I have no experience with the d activator, but regarding the invader this is completely untrue. I have had an invader in the bridge of my Ibanez RG for the past 3 or 4 years. I'm not crazy about the pickup due to the tonal characteristics of it (I don't like bass that big), but there is absolutely no denying the clarity of the pickup.

It has quite good definition and sounds like it quite possibly might fit what OP is going for.
You're using an Ibanez RG. OP is using an Epiphone SG. Totally oppsoite guitars; your RG can't do mud if it tried, while the SG's biggest hurdle is maintaining clarity when output is increased.

I've put Invaders in SGs before, I know what I'm on about.


As for the whole output mess up there ^^, what it boils down to is this; when you're playing any kind of modern style with a high-gain amp like that, you're probably pushing the gain control so far that sheer output alone makes no difference to your sound. A Tube Screamer changes the sound because it also alters the tone as it boosts. It's nowhere near the same as using higher- or lower-output pickups. Once preamp gain goes past a certain point—which on a 6505 is around the 40% mark—your pickup output is just going to waste since the preamp is working so hard and everything is being distorted so much regardless. Therefore scaling back your pickup output and gaining some clarity, dynamics and sustain is a smart way to go.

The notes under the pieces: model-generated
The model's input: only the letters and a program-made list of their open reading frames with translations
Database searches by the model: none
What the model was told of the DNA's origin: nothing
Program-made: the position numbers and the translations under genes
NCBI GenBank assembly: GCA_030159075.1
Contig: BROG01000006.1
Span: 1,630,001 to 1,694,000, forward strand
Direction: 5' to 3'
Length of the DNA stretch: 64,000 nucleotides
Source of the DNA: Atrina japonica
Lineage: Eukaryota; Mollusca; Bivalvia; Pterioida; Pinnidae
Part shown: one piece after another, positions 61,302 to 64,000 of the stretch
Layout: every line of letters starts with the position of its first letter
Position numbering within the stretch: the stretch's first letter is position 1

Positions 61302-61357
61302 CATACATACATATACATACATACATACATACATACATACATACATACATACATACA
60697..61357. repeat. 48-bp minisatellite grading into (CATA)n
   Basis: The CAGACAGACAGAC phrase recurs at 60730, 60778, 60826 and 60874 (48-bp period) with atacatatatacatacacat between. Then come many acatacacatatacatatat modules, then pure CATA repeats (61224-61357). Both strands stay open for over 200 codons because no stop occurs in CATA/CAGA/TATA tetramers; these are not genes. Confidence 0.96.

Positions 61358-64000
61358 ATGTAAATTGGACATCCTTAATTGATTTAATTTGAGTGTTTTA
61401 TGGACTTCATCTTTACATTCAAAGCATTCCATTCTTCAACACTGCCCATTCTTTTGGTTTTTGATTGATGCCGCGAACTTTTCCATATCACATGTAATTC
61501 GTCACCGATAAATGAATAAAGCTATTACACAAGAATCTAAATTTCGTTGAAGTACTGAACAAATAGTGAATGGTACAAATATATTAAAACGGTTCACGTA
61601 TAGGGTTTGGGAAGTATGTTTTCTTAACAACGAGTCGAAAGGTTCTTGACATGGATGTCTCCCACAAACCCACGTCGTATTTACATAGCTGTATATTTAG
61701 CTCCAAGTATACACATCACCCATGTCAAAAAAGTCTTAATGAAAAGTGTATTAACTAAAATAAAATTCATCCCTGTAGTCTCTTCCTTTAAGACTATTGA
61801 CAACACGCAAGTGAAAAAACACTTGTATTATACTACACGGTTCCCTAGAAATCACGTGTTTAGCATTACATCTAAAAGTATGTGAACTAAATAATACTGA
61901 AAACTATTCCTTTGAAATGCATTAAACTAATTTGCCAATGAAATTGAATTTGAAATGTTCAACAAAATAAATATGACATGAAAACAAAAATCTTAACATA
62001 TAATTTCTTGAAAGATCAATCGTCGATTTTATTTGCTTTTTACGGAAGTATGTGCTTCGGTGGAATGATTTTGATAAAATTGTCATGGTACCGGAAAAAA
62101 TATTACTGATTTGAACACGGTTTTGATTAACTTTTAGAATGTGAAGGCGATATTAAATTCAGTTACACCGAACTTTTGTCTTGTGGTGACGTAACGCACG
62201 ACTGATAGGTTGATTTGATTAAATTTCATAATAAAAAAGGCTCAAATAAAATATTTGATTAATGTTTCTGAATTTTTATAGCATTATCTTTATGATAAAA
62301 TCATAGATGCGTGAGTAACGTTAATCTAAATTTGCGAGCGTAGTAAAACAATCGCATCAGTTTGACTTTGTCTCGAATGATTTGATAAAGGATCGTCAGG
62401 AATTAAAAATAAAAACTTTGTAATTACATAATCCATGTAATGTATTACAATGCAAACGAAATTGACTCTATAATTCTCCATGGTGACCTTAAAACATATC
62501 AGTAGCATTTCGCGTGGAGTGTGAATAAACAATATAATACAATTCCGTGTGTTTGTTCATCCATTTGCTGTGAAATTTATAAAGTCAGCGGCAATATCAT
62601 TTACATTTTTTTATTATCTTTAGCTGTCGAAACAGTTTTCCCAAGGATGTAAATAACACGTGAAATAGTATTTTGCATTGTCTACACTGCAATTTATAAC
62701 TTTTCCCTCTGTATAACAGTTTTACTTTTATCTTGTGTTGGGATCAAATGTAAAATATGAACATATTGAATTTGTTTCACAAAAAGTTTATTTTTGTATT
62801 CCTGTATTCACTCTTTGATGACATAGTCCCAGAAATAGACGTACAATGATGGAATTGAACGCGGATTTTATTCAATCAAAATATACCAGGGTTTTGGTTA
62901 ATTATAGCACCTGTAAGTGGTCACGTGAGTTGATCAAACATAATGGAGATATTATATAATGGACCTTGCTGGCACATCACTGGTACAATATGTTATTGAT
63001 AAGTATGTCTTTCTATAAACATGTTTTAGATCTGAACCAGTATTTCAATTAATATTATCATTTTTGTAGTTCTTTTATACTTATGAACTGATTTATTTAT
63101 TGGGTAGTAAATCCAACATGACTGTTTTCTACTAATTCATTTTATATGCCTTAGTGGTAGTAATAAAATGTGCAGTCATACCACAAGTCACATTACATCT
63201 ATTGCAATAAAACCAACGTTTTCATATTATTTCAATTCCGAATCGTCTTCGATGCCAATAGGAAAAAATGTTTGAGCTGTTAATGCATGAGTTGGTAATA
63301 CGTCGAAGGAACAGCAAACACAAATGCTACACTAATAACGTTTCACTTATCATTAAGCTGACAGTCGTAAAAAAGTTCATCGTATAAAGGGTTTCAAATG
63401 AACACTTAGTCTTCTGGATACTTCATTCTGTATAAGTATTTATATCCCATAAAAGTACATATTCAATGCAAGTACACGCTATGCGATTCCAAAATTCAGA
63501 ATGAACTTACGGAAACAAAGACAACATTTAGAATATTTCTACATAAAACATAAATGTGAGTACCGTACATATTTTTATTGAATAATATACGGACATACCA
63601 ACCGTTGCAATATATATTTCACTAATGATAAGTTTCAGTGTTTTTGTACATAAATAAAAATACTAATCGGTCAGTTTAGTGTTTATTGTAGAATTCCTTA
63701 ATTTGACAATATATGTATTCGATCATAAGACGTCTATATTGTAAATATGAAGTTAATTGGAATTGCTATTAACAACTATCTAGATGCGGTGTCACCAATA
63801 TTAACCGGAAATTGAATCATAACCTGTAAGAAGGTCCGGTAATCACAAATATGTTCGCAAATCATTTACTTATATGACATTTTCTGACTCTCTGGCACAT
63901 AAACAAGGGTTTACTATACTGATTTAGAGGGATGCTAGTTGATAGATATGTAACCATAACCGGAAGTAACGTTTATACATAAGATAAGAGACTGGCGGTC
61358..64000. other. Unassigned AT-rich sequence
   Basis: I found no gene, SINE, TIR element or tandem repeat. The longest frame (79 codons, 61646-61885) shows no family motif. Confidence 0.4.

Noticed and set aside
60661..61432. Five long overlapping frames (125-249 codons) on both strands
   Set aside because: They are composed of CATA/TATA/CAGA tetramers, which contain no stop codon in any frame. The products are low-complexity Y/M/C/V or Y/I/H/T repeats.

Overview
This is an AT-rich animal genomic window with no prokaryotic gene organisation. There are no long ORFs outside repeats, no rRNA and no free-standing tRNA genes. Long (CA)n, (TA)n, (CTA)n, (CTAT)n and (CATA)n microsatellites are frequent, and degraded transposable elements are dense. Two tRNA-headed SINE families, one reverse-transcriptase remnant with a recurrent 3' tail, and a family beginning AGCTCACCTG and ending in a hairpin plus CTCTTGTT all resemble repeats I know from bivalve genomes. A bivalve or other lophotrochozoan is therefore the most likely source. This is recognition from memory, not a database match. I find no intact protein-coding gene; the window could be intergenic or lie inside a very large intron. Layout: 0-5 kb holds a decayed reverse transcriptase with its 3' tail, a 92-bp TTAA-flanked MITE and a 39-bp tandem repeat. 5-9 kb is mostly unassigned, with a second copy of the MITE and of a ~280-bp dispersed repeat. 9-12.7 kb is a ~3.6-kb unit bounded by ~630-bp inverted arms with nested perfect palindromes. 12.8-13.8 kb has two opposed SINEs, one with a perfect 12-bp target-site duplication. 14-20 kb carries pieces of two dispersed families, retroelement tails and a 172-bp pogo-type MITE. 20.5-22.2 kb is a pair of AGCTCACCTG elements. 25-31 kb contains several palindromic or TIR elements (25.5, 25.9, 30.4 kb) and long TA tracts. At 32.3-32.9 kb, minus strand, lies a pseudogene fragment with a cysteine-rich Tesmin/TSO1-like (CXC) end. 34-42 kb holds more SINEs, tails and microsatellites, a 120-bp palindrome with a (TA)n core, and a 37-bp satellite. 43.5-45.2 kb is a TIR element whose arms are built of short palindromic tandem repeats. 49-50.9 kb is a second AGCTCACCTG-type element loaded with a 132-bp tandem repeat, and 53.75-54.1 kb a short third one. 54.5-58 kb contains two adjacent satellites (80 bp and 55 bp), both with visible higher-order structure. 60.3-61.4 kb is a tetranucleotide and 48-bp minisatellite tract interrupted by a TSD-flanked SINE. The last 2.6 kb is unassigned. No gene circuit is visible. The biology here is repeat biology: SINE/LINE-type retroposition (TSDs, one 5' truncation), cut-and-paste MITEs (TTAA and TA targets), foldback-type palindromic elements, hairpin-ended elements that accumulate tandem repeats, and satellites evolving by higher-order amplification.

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#19
Quote by MrFlibble
You're using an Ibanez RG. OP is using an Epiphone SG. Totally oppsoite guitars; your RG can't do mud if it tried, while the SG's biggest hurdle is maintaining clarity when output is increased.

I've put Invaders in SGs before, I know what I'm on about.


As for the whole output mess up there ^^, what it boils down to is this; when you're playing any kind of modern style with a high-gain amp like that, you're probably pushing the gain control so far that sheer output alone makes no difference to your sound. A Tube Screamer changes the sound because it also alters the tone as it boosts. It's nowhere near the same as using higher- or lower-output pickups. Once preamp gain goes past a certain point—which on a 6505 is around the 40% mark—your pickup output is just going to waste since the preamp is working so hard and everything is being distorted so much regardless. Therefore scaling back your pickup output and gaining some clarity, dynamics and sustain is a smart way to go.


I have to facepalm at you here, because you just don't seem to understand the concept of why high output pickups are used for metal, rather than a medium output.

Player wants X sound, needs X ammount of gain. Turn the amp gain up too far and it goes into mush, higher output pickups = pushes the front end harder resulting in a tighter higher gain sound with less gain. By using lower output pickups for a high gain prog/djent sound you're creating a problem for yourself that will result in less clarity, yes you gain dynamics but it is specifically overly dynamic pickups that people are moving away from when using high output pickups, or when using a tubescreamer. Why are high output pickups specifically made for people who play this high gain stuff? Why are high output pickups so desired for playing this music? Why do you think that all the Djent players flocked to use the Bareknuckle Painkiller?